martes, 18 de septiembre de 2012

The European Central Bank

The European Central Bank (ECB) followed the Fed's September 13 announcement with its own the next day. Last Friday, the ECB announced the OMT (Outright Monetary Transactions). OMT is the successor to the ECB's SMP and LTRO programs, which also aimed to bring down interest rates on sovereigns under attack. (The SMP is the Securities Market Program, introduced in May 2010 and, as of September 6, subsumed into OMT. LTRO is the Long-Term Refinancing Operation the ECB introduced last December.)

OMT, like the SMP and LTRO, breaks new ground, giving the ECB ever more importance as the institution that can act immediately to save the Euro. What's makes the OMT different from its predecessors?
    First, the only monetary limit on the ECB's purchases of countries' secondary market debt is the amount outstanding that matures within three years. There's no upper limit on the ECB's purchases otherwise. The ECB will buy debt with maturities of up to three years, including longer-term debt with three years (or less) of life remaining.
    Second, the ECB will not have preferred creditor status. The debt it purchases will receive pari-passu treatment with private creditors. That's an earthshaking change: if there are losses, the ECB will share them along with other creditors, a first.
     Third, the ECB will buy countries' debt in the secondary markets only on the condition that the country has a "precautionary program" or a "macro-economic adjustment program" in place. Either program must be negotiated with the ESM/ESFS, which will look to the IMF (International Monetary Fund, up till now the world's creator and enforcer of macro-economic adjustment programs) for guidance. (Yes, more letters... The ESM is the European Stabilization Mechanism. The ESM was to replace the ESFS (European Financial Stability Facility) on July 1. However, until the German courts ruled on the constitutional challenge to Germany's participation in the ESM, the ESM could not be born. On September 12, the German court ruled that Germany's contribution to the ESM is constitutional -- up to the €190 billion agreed. (That is 37% of the ESM's funding.) The German Parliament must approve any future contributions.)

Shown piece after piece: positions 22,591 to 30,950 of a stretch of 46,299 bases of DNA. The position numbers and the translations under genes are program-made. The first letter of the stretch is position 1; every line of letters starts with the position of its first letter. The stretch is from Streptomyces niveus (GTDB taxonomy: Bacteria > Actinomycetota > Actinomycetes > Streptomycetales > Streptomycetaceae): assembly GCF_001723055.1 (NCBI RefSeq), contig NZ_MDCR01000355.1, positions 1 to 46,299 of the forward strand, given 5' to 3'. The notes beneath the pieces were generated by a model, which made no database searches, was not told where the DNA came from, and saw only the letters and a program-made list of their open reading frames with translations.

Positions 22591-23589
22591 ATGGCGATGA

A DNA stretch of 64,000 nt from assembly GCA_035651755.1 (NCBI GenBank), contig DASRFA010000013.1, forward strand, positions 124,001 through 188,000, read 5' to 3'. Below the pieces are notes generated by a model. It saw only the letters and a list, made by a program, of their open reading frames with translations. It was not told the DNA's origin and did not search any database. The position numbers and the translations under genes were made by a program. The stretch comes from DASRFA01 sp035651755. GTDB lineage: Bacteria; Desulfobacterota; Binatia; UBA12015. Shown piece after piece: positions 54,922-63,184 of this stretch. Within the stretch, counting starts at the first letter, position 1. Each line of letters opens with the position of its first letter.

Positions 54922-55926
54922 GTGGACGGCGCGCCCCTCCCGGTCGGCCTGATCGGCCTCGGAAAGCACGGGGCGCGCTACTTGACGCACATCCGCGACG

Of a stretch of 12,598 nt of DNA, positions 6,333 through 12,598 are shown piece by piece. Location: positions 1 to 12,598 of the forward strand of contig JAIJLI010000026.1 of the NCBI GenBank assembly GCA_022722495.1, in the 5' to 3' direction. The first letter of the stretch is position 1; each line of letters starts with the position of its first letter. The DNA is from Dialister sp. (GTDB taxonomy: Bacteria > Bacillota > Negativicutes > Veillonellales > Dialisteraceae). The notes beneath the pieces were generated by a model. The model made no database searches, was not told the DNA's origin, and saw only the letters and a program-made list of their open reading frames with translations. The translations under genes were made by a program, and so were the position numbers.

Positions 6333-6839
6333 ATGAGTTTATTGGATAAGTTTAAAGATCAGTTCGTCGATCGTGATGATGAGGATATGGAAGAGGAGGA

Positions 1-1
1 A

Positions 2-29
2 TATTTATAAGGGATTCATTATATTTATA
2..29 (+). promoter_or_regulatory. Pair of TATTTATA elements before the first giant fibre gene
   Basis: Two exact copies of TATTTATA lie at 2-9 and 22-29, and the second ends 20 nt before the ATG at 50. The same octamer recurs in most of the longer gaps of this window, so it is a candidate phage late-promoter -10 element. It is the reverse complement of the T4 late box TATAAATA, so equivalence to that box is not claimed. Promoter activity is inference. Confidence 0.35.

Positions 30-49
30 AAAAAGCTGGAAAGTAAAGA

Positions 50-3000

Fourth, governments must request assistance and the ECB can stop the program (in theory, at least). Spain has been reluctant to ask for assistance even though it was announced in June that Spain would request and receive up to €100 billion in assistance to deal with its banking sector rescue.
     Fifth, the OMT was not launched with the unanimous consent of the ECB's members. The Bundesbank dissented, but the program was adopted anyhow. It would seem that Mrs. Merkel and the Bundesbank don't march in lockstep.

The ECB and Fed took dramatic steps last Thursday and Friday. Crisis has fostered central banks' creativity: to contain crises, central banks are inventing new monetary policy instruments. Time will tell how well they work, in the short and the long-term.

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